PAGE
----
Ryan Stafford

1. What is your specific area of research (include the name of your faculty and/or laboratory)?
I work under Dr. Gregory A. Weiss, one of the new chemistry professors just hired by UCI. In his lab, we research methods and applications of a technique called phage-display to areas of biological and chemical interest. Phage-display enables large libraries of peptides to be genetically engineered to the coat of filamentous bacteriophage M13. The phage library can subsequently be used to isolate individual phage that bind to a chosen target substance, similar to the way the human body generates antibodies to various antigens. A larger library increases the probability that a specific binder can be found. With this in mind, a fellow undergraduate researcher and I worked together to create a phage library with an approximate diversity of 1012 unique phage-displayed peptides. I used this library to successfully isolate a phage displaying a peptide that binds strongly to Lethal Factor (LF), a protein that plays a crucial role in the pathogenicity of the disease Anthrax. The apparent EC50 for the phage with the LF-binding peptide is sub-nanomolar. Further studies seek to show that the peptide will inhibit LF when it is not attached to the phage. These studies offer paradigms for both inhibitor discovery and biosensor development by first using a target of clear importance.
2. When and how did you first get involved in research?

Before working for Dr. Weiss, I worked with Dr. Douglas Tobias for two quarters during my sophmore year. Dr. Tobias uses molecular dynamics computer simulations to study complex systems of molecules. I learned about Dr. Tobias’s research by simply perusing the faculty research web sites. I e-mailed him, along with a couple of other researchers, and wrote that I was looking for undergraduate research experience. Dr. Tobias wrote back to me, set up a meeting time, and then soon I was helping him run his computer simulations.

3. How has research enhanced you education?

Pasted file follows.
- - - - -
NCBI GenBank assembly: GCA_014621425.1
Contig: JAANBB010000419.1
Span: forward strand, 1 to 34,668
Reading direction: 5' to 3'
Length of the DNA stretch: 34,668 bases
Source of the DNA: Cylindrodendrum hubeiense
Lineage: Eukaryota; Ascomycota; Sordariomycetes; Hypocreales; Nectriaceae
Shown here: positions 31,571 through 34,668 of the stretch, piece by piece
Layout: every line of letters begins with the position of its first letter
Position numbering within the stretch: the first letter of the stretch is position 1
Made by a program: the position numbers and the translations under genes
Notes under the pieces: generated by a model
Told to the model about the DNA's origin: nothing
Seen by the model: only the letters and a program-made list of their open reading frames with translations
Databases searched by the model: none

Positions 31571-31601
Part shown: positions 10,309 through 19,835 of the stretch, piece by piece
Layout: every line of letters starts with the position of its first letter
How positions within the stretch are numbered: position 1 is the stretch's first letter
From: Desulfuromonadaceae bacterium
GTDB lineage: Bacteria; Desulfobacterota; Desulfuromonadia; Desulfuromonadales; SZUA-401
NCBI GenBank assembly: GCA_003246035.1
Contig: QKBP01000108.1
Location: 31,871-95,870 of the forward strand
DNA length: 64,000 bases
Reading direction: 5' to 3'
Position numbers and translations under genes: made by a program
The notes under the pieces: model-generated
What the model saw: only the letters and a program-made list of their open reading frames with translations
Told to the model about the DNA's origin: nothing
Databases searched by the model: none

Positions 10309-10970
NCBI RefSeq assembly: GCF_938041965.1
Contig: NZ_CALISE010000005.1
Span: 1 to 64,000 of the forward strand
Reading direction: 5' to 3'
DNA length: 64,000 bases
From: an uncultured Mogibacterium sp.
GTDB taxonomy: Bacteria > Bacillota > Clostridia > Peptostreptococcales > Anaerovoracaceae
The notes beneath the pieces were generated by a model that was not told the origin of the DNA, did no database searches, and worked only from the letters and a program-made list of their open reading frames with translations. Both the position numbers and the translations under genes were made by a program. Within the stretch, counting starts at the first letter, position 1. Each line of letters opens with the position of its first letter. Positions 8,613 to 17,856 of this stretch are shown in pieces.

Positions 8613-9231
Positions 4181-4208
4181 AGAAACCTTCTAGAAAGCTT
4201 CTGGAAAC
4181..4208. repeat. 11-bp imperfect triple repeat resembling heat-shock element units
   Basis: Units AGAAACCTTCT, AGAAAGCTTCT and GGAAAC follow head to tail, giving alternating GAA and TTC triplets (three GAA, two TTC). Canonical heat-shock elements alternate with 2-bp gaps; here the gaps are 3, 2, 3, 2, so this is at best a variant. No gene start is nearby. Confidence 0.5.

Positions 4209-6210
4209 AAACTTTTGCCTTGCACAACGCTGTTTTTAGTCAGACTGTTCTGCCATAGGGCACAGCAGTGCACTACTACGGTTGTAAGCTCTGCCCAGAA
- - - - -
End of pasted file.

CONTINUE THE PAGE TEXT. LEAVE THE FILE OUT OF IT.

For one, it has given me a perspective on how scientific information is obtained in the first place. Most books I have read make science and scientists seem somewhat inhuman. Working behind the scenes has allowed me to interact directly with the types of people who make the discoveries that are presented to me in lecture. I have learned that most research never goes exactly as planned, but that one can overcome this obstacle through reading recent research papers, asking for advice from graduate students or professors, or simply working hard. It is hard to find a substitute for hands-on experience. What I learn in lab, I take back to the lecture hall with me, which makes what I learn there more tangible.

4. What has been you favorite experience with research (include any interesting stories or specific events)?

After Phillip Tam and I finished creating the phage library we began to screen it for potential binders to various enzymes and substances, such as neuraminidase, a key enzyme that helps influenza virus propagate. After four days of screening, it was time to complete an assay that would determine if I had isolated a specific binder. As I was completing the assay, the ELISA plates started lighting up with color. Naturally, Dr. Weiss, and several other people looked on excitedly, as this would give us an idea about the quality of our phage library. The specific result on the ELISA plates turned out to be mostly neutral, though the high quality of the library was later demonstrated. Dr. Weiss still took us out to dinner to celebrate. In the end, I learned not to call an experiment a victory until positive results turn up on multiple occasions.

5. What are your future plans and how has being involved in research helped to prepare you to meet your goals?

I plan on going to graduate school to obtain my doctorate. I am still not sure exactly which program I would like to apply to, but working in a lab has made me more aware of my options. It has also allowed me to become familiarized with a small subset of the potential research areas. But the skills I have learned should carry over to any sort research I choose participate in the future.

6. What advice would you give to a student interested in pursuing a faculty-mentored undergraduate research project or creative activity?

Do not be intimidated by professors, because you could be one of them if you work at it enough. If you are bold, then the best way to get started is to go directly to their office and ask them about what they do. If you are more reserved, than it might be easier to e-mail them, but then you run the risk of them never replying. Professors are busy people and get tons of e-mail each day. If you go and talk to them in person, then you have a better chance that they will pay attention to you. At any rate, I recommend research for everyone, not simply so you can put it on a resume, but because it really is something worth doing for its own good.

Past Researchers of the Month

Dec. '00 Chris Gothard
Nov. '00 Kristoffer Nicolaisen
Oct. '00 Bryan Sommerse
Sep. '00 Ryan Stafford
Aug. '00 Carol Chao
Jul. '00 Gopi Manthrapagada
Jun. '00 Heather Smith
May '00 Pany Tehrani
Apr. '00 Kirsten Cappel
Mar. '00 Shelly Brown-Riddle
Feb. '00 Nader Nassif
Jan. '00 Rebecca Kanter
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